Why It’s OK To Be The Frugal Friend & How To Avoid Awkward Money Situation
I've been there, and you’ve probably been there, too. There's a group dinner, and everyone wants to split the bill evenly, but you only ate a $10 salad, so why do you have to contribute $50 like everyone else?! After all, perhaps some of your friends have big wig (read: big income) jobs, so shelling out $50 is nothing to them. But if you're barely making above minimum wage, of course $50 will hurt your wallet more than theirs. Or, maybe you just don't want to pay $40 extra for food and drinks you didn't have. Whatever the reason may be, it's OK.
"We are expected to split things evenly in social settings, but everyone is in a different place in life," Maggie Germano, Certified Financial Education Instructor and financial coach, tells me. "You don't have to try to keep up with people who are either earning or spending more than you are. Keep in mind that 'keeping up with the Jones'' is often what puts people into debt. Focus on what is right for you, not what might be expected of you."
1 - Speak Up
Just because you cannot spend as much for dinner as your friends can, they can't — or shouldn't — get mad if they're truly your friends. And, chances are, they've been in your shoes, like when they were in law school, before they passed the bar exam and became a legit lawyer. They get it. Or will. But right now, they've forgotten about their pre-lawyer days. So, oftentimes, they probably don't know that shelling out $50 for your $10 salad is really messing with your budget and finances. That's a week's worth of groceries from Trader Joe's, you may be thinking. And you don't want to eat ramen all week, damnit! (Nothing against ramen, of course!) Or you can put that remaining $40 in your savings account! But they don't know that.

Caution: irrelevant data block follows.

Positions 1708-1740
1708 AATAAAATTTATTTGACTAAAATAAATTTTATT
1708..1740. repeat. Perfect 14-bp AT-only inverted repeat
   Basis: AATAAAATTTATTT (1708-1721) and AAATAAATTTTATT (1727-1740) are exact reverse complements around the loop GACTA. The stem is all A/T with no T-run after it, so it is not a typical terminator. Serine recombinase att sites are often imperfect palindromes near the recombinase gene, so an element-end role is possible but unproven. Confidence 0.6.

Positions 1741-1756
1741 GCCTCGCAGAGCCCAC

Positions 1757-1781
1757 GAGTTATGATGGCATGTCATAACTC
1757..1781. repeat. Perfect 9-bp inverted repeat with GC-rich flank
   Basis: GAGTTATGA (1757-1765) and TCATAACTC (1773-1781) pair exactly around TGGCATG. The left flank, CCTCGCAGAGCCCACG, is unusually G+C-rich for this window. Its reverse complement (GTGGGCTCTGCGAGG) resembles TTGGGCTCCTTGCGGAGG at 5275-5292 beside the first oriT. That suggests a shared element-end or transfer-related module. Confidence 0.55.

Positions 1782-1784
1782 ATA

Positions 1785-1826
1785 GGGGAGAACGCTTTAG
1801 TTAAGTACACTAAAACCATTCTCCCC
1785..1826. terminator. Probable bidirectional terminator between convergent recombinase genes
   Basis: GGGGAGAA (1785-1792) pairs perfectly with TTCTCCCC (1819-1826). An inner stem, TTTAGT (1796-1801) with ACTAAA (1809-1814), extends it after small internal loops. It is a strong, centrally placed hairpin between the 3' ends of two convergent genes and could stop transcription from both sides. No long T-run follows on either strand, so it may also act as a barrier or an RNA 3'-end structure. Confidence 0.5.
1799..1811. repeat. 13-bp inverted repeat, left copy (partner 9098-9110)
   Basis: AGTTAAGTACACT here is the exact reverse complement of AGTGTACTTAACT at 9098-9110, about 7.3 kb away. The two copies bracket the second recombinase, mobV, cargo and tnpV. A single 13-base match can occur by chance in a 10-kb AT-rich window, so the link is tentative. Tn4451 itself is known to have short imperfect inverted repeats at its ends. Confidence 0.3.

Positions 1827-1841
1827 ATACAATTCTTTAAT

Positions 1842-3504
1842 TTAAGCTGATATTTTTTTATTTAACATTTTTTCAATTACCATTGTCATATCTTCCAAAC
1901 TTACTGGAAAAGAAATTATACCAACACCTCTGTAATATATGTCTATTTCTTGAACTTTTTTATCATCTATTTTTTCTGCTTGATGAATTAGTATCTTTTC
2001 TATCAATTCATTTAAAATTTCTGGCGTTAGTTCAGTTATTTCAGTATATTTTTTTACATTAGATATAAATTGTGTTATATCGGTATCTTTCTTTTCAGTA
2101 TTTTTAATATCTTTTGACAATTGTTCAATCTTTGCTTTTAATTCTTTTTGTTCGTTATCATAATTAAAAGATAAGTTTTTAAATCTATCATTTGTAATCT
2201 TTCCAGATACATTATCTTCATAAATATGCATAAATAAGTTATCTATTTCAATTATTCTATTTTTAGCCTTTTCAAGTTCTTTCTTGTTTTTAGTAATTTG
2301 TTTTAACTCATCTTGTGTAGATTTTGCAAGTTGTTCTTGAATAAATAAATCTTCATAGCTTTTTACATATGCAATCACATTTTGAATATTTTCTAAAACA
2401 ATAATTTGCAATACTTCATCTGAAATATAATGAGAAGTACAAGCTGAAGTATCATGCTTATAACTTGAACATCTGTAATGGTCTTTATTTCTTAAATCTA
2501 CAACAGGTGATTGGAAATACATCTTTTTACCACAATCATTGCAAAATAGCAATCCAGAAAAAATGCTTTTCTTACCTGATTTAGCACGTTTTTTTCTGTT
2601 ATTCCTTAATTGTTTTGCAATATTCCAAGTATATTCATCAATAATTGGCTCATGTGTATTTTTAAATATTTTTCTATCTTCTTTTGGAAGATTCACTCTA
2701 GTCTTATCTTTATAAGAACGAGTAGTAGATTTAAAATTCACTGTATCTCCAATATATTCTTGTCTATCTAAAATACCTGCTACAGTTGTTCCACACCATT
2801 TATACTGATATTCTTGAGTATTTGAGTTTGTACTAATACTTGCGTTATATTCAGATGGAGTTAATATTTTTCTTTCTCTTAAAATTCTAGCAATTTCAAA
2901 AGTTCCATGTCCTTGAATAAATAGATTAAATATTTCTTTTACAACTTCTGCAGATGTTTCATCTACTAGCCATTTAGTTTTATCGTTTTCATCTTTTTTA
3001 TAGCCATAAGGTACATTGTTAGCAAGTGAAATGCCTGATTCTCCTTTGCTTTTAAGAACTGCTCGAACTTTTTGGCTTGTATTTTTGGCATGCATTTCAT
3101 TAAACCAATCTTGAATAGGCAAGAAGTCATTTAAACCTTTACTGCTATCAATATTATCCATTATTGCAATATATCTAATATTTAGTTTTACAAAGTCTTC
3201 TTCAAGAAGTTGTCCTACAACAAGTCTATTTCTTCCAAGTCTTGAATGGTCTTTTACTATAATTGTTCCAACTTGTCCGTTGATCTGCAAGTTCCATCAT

The solution? Speak up! "If your friends don't know what your financial issues are, they won't understand why you feel uncomfortable spending more money," Germano says. "Instead of phrasing things as you 'not being able to afford it,' frame it as part of your broader financial goals."
2) Only Pay For What *You* Eat And Drink
Yes, like it or not, you and your friends probably budget differently. I ~love~ Suze Orman, and she has great financial advice on her blog about spending and how to split bills. For instance, let's say you and your significant other move in together and the total rent is $2,000. Many people assume they should split that rent 50/50. However, Orman believes the rent should be based on percentages, depending on what each person makes. I agree. When you think about it, it makes perfect sense.